AN ESTIMATE OF THE EQUILIBRIUM DISSOCIATION CONSTANT FOR CALCIUM AS AN ANTAGONIST OF EVOKED ACETYLCHOLINE RELEASE: IMPLICATIONS FOR EXCITATION‐SECRETION COUPLING

E. M. SILINSKY*

*Corresponding author for this work

Research output: Contribution to journalArticlepeer-review

10 Scopus citations

Abstract

The equilibrium dissociation constant (Kd) for Ca2+ as an antagonist of evoked acetylcholine (ACh) release was determined in the hope of distinguishing whether divalent cations control excitation‐secretion coupling selectively (by binding with high affinity to an external membrane site) or non‐selectively (by screening fixed negative charges on the external surface of the nerve terminal). ACh release was detected electrophysiologically by means of conventional intracellular recording techniques at frog motor endplates. Ba2+ was used as the agonist to support the asynchronous release of ACh by repetitive motor nerve impulses. Despite its dispersed nature, release mediated by Ba2+ occurs through the same conductance pathway as synchronous release mediated by Ca2+. Ca2+ was found to be a potent antagonist of Ba2+‐dependent release with a Kd = 0.12 ± 0.02 mM (mean ± s.e. mean, n = 5). This value is 30‐50 times lower than the Kd for Mg2+ as an antagonist of the same release process. It is suggested that antagonism of release by Ca2+ is likely to be exerted at the same external site that binds other divalent cation antagonists, a site that appears essential for the agonist behaviour of Ca2+. The high affinity (low Kd) of Ca2+ as an antagonist of ACh release suggests that a selective, binding model appears to be the most appropriate single description of the action of divalent cations at the external surface of the motor nerve ending. 1977 British Pharmacological Society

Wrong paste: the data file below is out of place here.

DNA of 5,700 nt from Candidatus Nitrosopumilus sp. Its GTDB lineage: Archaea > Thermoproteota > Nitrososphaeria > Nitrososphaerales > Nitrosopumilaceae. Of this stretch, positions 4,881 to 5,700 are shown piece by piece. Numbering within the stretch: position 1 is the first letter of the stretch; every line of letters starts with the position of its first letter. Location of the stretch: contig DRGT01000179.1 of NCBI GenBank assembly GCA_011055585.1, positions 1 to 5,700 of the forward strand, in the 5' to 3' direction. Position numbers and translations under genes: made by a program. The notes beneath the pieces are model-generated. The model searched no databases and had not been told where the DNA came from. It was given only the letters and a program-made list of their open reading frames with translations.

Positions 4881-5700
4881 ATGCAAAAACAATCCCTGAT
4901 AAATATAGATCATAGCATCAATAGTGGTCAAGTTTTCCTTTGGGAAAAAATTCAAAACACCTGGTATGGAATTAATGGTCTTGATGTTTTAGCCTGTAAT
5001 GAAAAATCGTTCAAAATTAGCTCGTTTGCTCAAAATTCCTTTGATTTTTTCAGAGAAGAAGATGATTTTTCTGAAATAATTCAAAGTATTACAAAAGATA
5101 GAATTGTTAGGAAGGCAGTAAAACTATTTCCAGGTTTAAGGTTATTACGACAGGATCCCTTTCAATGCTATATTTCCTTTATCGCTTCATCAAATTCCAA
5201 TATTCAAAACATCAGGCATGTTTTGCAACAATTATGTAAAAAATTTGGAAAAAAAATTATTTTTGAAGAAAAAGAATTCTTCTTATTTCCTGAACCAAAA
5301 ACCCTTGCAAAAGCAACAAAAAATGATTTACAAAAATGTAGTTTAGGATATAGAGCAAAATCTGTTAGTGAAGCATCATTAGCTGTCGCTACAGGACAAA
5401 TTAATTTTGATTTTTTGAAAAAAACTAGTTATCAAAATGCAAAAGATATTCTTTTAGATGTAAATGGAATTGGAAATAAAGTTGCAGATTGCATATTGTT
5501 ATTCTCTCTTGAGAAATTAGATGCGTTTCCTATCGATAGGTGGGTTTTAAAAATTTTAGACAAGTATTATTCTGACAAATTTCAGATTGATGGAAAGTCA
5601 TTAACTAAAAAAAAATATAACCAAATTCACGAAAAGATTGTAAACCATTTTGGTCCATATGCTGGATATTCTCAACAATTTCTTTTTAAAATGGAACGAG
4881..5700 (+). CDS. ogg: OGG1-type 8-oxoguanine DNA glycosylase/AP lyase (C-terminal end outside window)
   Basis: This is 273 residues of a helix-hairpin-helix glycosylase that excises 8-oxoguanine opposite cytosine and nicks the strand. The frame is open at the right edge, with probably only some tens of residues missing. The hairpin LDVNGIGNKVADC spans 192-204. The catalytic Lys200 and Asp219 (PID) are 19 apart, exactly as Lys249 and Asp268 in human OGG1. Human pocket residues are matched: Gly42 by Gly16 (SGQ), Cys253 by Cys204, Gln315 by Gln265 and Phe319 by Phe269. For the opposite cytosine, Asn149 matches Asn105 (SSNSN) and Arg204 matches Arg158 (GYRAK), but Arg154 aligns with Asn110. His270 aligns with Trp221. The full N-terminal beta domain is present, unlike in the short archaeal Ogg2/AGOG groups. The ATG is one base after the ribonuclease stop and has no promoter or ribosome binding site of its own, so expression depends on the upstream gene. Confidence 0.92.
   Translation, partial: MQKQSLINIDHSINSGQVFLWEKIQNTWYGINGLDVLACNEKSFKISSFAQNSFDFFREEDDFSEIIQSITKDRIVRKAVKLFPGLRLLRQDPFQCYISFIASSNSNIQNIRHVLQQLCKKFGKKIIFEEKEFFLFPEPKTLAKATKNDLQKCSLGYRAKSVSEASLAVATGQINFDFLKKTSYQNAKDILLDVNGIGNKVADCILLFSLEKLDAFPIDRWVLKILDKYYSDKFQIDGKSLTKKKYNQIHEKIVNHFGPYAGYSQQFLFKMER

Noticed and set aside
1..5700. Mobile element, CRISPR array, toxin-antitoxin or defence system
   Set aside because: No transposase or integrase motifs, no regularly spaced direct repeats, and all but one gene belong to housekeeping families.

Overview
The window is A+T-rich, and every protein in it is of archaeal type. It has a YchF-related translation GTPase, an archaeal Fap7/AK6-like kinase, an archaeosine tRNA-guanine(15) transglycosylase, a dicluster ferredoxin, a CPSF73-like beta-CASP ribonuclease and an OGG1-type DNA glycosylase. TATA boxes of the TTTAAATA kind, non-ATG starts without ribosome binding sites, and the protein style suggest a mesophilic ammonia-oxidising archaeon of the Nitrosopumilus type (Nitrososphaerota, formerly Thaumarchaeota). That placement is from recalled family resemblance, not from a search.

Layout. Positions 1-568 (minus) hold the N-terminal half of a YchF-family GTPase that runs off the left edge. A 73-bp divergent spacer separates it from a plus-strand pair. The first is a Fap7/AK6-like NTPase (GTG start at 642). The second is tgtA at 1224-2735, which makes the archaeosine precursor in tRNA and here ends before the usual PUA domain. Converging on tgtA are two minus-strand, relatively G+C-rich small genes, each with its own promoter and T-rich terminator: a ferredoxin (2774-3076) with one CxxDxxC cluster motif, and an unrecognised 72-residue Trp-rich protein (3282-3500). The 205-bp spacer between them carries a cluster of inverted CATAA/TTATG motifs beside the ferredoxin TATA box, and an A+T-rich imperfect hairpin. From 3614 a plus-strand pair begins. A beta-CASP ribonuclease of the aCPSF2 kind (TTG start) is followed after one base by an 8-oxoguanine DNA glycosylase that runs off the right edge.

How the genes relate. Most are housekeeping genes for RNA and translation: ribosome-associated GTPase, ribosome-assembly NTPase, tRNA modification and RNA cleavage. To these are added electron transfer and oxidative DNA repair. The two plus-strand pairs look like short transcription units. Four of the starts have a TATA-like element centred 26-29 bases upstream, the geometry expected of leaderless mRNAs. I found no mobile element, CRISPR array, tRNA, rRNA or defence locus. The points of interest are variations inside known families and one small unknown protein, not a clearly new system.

Original languageEnglish (US)
Pages (from-to)691-693
Number of pages3
JournalBritish journal of pharmacology
Volume61
Issue number4
DOIs
StatePublished - Dec 1977

ASJC Scopus subject areas

  • Pharmacology

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